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A loch in the Trossachs
John Ruskin painted in the Trossachs by Millais (1853–54)
Engraving of the Trossachs in Scotia Depicta (1804)

The Trossachs are a famed woodland glen in Perthshire, in the southerly tracts of the Highlands. The glen lies between Ben A'an (1,750 feet) to the north and Ben Venue (2,393 feet) to the south, with Loch Katrine to the west and Loch Achray to the east, around 56°13’52"N, 4°24’18"W.

The Trossachs may be found eight miles west of Callander and just five miles north of Aberfoyle

Though the name is originally attached to the small glen alone, it has come to be used of the wider area of wooded glens and braes with quiet lochs, lying to the east of Ben Lomond. The Lake of Menteith lies about six miles to the south east of the glen, on the edge of the Trossachs area.

The area is now part of the Loch Lomond and the Trossachs National Park, and remains popular with walkers and cyclists.

The glen

The Trossachs take their name from Gaelic, in which the glen is known as Na Trosaichean, signifying 'the bristled country' in allusion to its densely wooded nature. The Trossachs properly so called is a defile in the southwest of Perthshire; a narrow, beautifully wooded glen, of no great depth, extending from Loch Achray to Loch Katrine, and continued in a strip along the loch's north-eastern to a point opposite to Ellen's Isle; a total distance of 2½ miles.

Ben Venue (2393 ft.) on the S.W. and the precipitous craig of Ben A'an (1750 ft.) on the N.E. Characterized by lovely scenery, owing to its harmonious blending of wood, water, rock and hill, the region has been famous ever since the appearance of Sir Walter Scott's The Lady of the Lake and Rob Roy. Before the construction of the road that now winds through the pass, Sir Walter says that the only access to the lake was by means of a ladder formed out of the branches and roots of trees. A rustic pier has been built at the Trossachs end of Loch Katrine for the convenience of tourists, and a large hotel stands on the northern shore of Loch Achray, near the beginning of the pass.


The scenic charms of the area came to popularity with Sir Walter Scott's 1810 poem The Lady of the Lake, extending his romantic portrayal of Scotland's past from border ballads to poems of a mediæval past rich in chivalry and symbolism. The poem gives a roll call of Trossachs place names, the lady herself being found on Loch Katrine. Scott followed up with his 1817 historical novel Rob Roy romanticising the outlaw cattle thief Robert Roy MacGregor, born by Loch Katrine and buried at nearby Balquhidder.

Tourism and development

The Trossachs Hotel was built on the north bank of Loch Achray in response to the growing number of tourists visiting the region. The building now functions as the Tigh Mor Trossachs holiday apartments, owned by the Holiday Property Bond (HPB).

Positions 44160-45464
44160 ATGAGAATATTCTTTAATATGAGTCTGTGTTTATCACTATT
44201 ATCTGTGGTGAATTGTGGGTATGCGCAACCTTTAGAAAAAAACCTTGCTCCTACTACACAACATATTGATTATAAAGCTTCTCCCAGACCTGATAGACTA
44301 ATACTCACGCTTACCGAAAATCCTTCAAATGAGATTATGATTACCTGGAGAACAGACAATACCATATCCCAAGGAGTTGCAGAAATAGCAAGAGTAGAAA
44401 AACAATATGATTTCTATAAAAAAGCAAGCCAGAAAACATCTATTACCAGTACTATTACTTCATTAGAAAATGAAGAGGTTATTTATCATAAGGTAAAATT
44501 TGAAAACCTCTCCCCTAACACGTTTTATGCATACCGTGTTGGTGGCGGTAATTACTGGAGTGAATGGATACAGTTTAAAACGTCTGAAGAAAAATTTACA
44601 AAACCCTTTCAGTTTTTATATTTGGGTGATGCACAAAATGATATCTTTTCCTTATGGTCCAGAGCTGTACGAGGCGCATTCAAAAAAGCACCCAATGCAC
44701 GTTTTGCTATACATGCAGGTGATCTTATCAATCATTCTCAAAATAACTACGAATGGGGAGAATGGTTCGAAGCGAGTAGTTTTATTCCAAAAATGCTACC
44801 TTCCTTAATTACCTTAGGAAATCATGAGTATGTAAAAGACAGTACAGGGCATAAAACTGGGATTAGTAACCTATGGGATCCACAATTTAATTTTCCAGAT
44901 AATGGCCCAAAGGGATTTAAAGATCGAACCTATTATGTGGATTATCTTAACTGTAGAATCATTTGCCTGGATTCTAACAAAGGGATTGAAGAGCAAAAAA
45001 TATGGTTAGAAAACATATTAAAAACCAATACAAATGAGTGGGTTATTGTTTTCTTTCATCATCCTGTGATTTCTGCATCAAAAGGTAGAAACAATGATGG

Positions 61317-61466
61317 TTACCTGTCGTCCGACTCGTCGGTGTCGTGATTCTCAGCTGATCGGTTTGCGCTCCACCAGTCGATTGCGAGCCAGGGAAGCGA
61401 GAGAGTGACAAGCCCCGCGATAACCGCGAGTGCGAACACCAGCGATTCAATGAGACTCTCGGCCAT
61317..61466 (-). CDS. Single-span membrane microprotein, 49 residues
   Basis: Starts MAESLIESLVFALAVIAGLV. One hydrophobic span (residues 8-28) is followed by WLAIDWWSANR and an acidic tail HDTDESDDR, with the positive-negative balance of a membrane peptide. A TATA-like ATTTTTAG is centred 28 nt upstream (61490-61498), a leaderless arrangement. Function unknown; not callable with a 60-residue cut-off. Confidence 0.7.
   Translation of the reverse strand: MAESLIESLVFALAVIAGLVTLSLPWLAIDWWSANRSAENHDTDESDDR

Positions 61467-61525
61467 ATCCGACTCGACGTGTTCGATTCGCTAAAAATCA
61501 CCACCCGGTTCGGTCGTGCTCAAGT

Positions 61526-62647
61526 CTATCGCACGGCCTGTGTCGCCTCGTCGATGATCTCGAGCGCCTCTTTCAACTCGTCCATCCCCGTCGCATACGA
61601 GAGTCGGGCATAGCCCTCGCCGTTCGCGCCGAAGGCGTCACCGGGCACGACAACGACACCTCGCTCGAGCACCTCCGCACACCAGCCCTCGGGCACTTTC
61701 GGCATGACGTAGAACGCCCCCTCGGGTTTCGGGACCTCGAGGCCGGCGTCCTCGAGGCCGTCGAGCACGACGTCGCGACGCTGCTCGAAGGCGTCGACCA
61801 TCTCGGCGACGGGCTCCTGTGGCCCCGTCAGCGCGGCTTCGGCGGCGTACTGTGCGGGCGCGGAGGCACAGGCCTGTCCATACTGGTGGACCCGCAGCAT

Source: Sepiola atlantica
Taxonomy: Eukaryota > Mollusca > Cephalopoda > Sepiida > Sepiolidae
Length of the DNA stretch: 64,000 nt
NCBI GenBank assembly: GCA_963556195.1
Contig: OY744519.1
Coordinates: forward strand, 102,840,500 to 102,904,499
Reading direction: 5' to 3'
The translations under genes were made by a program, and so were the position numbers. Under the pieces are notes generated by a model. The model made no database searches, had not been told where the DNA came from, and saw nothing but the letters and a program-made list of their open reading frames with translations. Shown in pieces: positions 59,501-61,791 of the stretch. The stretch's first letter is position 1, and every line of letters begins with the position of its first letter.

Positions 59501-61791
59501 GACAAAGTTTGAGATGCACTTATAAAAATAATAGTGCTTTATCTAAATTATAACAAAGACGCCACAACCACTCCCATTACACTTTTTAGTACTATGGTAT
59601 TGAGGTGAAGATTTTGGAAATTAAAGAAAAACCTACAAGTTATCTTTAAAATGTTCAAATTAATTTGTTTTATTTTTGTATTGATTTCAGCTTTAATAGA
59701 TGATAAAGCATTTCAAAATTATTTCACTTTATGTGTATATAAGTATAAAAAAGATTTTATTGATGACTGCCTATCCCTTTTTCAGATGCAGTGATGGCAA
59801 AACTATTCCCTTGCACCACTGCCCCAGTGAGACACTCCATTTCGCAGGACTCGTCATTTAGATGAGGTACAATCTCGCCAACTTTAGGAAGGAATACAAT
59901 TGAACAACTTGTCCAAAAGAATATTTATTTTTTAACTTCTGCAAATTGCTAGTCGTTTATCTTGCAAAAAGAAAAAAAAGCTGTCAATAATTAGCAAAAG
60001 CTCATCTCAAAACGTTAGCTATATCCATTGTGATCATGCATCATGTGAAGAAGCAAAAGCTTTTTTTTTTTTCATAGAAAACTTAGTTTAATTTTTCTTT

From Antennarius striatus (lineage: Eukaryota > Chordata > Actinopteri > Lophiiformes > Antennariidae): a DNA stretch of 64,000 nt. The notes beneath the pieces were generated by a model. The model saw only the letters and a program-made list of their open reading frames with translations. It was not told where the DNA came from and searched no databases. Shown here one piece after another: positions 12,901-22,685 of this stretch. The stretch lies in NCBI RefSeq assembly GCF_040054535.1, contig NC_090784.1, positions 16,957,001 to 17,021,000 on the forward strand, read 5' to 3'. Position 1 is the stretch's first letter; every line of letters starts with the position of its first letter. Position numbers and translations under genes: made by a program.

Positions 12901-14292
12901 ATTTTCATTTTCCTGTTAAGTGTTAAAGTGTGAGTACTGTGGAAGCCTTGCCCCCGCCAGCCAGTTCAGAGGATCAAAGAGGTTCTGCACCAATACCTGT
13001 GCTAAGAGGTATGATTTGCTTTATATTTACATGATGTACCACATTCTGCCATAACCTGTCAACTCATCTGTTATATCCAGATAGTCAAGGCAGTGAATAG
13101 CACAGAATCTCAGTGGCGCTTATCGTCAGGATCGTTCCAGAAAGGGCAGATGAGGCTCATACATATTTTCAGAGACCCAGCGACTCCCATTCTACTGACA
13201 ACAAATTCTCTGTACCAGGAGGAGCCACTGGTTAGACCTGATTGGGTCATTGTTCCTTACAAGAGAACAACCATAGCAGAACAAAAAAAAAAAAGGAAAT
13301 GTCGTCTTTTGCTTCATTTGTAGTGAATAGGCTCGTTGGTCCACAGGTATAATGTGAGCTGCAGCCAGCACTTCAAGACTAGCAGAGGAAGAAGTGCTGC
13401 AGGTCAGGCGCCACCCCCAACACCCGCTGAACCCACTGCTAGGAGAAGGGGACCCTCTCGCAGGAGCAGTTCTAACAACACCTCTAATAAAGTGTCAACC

In 1859, a dam was built at the eastern end of Loch Katrine and connecting aqueducts were added to as part of a new main water supply to Glasgow. At the expense of the Glasgow water company, Queen Victoria had a holiday house built overlooking the loch. The house, Royal Cottage, later became accommodation for the employees of Scottish Water. A steamer service was introduced, and the SS Sir Walter Scott, launched in 1900, remains in operation.

The principal villages at the heart of the Trossachs region are of Callander and Aberfoyle. Balloch, Tyndrum and the conservation village of Luss also lie within the National Park.

Two long-distance footpaths run through the area: the West Highland Way and the Rob Roy Way.

The park contains hundreds of miles of walking and cycling routes, and watersports are practised on many lochs in the park, with some having motor boat and jet skiing facilities and fishing rights. Lake of Menteith, near Aberfoyle, is a fishing destination that features the ruins of Inchmahome Priory on one of its islands, Inchmahome, where Mary, Queen of Scots was taken as a child before being taken France for her protection.

Ruskin connection

The leading Victorian art critic John Ruskin (1819–1900) and the Pre-Raphaelite painter John Everett Millais (1829–1896) spent the summer of 1853 together at Glenfinlas in the Trossachs.[1] Millais started a painting of John Ruskin] during the visit (which he finished the following year). The painting is held in a private collection. Ruskin himself was especially interested in the rock formations in the area and undertook his own studies of these.

Outside links

("Wikimedia Commons" has material
about Trossachs)


  1. Ruskin and Millais at Glenfinlas, The Burlington Magazine, Vol. 138, No. 1117, pages 228–234, April 1996. (Accessed via JSTOR, UK.)